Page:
Interrupting a decade-long drift of viewers away from hard news toward softer fare, serious TV news is drawing serious ratings this winter. Viewership is rising at shows like "60 Minutes" and
"NewsHour with Jim Lehrer," thanks to high interest in all things Obama, plus major developments in the economy and the Middle East.
CBS' "60 Minutes" has seen its audience jump 9%
so far this season, after a five-year ratings slide. It has averaged 15.4 million viewers, more than most network prime-time shows. The program finished among the top 10 on broadcast television for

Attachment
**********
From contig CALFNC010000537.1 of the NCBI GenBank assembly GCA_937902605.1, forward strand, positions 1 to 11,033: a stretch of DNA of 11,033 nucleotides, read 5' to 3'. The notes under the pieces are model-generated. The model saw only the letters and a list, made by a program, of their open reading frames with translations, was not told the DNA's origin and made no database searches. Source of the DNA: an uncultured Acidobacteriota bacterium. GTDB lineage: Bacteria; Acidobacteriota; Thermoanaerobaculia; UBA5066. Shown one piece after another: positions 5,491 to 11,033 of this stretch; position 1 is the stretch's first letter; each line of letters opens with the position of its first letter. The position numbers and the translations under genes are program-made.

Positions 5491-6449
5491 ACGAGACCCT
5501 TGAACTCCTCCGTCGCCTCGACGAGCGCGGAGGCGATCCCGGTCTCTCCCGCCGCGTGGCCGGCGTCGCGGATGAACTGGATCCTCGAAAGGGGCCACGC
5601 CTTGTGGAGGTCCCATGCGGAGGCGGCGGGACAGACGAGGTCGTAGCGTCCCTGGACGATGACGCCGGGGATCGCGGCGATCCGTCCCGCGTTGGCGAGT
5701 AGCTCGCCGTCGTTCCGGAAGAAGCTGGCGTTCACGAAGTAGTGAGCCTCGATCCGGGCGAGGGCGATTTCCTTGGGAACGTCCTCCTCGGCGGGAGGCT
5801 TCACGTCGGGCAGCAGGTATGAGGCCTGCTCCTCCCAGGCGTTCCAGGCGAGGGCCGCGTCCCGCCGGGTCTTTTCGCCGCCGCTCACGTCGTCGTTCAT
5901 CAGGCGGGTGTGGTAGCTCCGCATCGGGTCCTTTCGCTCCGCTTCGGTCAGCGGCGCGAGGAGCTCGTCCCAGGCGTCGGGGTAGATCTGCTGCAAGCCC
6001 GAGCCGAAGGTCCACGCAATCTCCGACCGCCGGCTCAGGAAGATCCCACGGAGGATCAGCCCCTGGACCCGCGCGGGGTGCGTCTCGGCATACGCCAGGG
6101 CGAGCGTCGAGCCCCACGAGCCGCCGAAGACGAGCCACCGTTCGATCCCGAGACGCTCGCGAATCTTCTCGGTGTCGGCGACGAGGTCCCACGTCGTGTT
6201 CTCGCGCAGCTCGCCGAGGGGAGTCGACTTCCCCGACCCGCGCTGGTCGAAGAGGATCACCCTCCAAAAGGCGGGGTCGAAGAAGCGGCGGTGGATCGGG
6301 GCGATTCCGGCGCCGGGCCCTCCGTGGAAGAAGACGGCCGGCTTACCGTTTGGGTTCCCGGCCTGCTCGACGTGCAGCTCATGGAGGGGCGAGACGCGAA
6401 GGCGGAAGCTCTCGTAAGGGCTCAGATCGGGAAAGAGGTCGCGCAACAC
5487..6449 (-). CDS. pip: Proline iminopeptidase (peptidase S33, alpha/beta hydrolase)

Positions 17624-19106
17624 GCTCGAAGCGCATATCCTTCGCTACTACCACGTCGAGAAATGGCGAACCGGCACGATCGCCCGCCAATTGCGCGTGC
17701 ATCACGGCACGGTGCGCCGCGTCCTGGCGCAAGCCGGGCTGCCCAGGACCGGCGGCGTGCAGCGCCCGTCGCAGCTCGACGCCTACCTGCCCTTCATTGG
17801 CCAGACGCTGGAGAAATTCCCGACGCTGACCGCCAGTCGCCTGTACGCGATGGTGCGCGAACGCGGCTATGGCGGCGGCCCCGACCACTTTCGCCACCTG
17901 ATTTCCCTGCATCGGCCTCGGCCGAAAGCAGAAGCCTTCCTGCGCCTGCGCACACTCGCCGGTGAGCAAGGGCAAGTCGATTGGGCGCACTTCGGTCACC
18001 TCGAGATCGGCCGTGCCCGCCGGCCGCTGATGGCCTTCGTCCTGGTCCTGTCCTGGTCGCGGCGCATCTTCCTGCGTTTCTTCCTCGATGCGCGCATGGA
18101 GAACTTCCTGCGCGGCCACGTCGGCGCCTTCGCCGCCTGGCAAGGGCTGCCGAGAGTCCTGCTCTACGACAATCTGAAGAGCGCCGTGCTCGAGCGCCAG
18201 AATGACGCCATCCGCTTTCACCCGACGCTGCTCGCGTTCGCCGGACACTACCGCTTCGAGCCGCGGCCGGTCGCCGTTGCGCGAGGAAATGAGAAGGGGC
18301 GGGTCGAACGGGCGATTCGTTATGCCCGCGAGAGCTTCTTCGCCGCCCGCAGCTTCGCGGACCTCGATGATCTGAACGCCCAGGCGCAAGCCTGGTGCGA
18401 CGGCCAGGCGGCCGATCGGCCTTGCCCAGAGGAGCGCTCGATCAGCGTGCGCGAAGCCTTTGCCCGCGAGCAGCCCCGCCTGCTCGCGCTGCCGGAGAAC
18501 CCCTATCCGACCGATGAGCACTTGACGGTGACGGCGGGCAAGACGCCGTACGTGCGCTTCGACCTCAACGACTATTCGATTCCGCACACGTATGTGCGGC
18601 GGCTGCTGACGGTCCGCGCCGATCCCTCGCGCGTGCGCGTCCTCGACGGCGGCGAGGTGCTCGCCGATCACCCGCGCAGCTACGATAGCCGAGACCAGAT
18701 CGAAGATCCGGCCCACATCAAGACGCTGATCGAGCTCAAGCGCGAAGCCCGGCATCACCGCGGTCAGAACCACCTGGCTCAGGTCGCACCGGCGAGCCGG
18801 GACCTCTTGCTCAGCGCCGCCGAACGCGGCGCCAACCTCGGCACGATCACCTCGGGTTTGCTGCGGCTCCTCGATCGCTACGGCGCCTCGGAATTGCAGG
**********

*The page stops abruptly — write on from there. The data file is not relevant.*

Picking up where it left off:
its last eight episodes.
ABC's "Nightline," has drawn about 4 million viewers per episode this season, regularly beating "The Late Show with David Letterman." PBS' "Newshour" has drawn 1.25 million viewers on average, with ratings trending up and Web traffic more than doubling over the previous year. Why now? "We live in serious times," says James Goldston, executive producer of "Nightline." "Every day there is big news, but none of it's very simple. All of it takes some explaining."